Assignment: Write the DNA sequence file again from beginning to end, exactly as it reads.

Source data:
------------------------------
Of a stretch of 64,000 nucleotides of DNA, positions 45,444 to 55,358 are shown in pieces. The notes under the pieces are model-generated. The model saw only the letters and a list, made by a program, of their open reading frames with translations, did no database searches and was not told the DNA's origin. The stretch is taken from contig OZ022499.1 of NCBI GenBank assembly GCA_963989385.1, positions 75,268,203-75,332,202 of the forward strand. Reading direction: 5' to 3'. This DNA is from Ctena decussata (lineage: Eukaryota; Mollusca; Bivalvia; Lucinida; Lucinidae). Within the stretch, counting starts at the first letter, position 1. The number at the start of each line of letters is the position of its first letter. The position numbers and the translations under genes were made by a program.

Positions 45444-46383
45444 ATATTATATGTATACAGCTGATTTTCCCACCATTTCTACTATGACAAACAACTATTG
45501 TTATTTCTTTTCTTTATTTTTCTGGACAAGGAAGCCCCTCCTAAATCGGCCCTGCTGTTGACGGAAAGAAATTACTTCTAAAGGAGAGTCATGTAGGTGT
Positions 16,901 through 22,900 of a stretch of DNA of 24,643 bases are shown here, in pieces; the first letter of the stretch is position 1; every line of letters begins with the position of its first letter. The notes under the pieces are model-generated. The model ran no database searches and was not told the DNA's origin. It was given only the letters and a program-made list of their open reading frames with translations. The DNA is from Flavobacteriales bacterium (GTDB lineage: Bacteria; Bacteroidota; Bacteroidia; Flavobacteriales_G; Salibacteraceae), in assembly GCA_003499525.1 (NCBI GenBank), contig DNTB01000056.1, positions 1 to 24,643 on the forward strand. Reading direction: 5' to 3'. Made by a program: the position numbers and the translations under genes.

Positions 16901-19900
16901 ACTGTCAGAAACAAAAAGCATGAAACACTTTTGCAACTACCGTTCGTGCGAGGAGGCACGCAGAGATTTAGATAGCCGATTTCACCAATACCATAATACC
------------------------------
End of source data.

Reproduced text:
Of a stretch of 64,000 nucleotides of DNA, positions 45,444 to 55,358 are shown in pieces. The notes under the pieces are model-generated. The model saw only the letters and a list, made by a program, of their open reading frames with translations, did no database searches and was not told the DNA's origin. The stretch is taken from contig OZ022499.1 of NCBI GenBank assembly GCA_963989385.1, positions 75,268,203-75,332,202 of the forward strand. Reading direction: 5' to 3'. This DNA is from Ctena decussata (lineage: Eukaryota; Mollusca; Bivalvia; Lucinida; Lucinidae). Within the stretch, counting starts at the first letter, position 1. The number at the start of each line of letters is the position of its first letter. The position numbers and the translations under genes were made by a program.

Positions 45444-46383
45444 ATATTATATGTATACAGCTGATTTTCCCACCATTTCTACTATGACAAACAACTATTG
45501 TTATTTCTTTTCTTTATTTTTCTGGACAAGGAAGCCCCTCCTAAATCGGCCCTGCTGTTGACGGAAAGAAATTACTTCTAAAGGAGAGTCATGTAGGTGT
Positions 16,901 through 22,900 of a stretch of DNA of 24,643 bases are shown here, in pieces; the first letter of the stretch is position 1; every line of letters begins with the position of its first letter. The notes under the pieces are model-generated. The model ran no database searches and was not told the DNA's origin. It was given only the letters and a program-made list of their open reading frames with translations. The DNA is from Flavobacteriales bacterium (GTDB lineage: Bacteria; Bacteroidota; Bacteroidia; Flavobacteriales_G; Salibacteraceae), in assembly GCA_003499525.1 (NCBI GenBank), contig DNTB01000056.1, positions 1 to 24,643 on the forward strand. Reading direction: 5' to 3'. Made by a program: the position numbers and the translations under genes.

Positions 16901-19900
16901 ACTGTCAGAAACAAAAAGCATGAAACACTTTTGCAACTACCGTTCGTGCGAGGAGGCACGCAGAGATTTAGATAGCCGATTTCACCAATACCATAATACC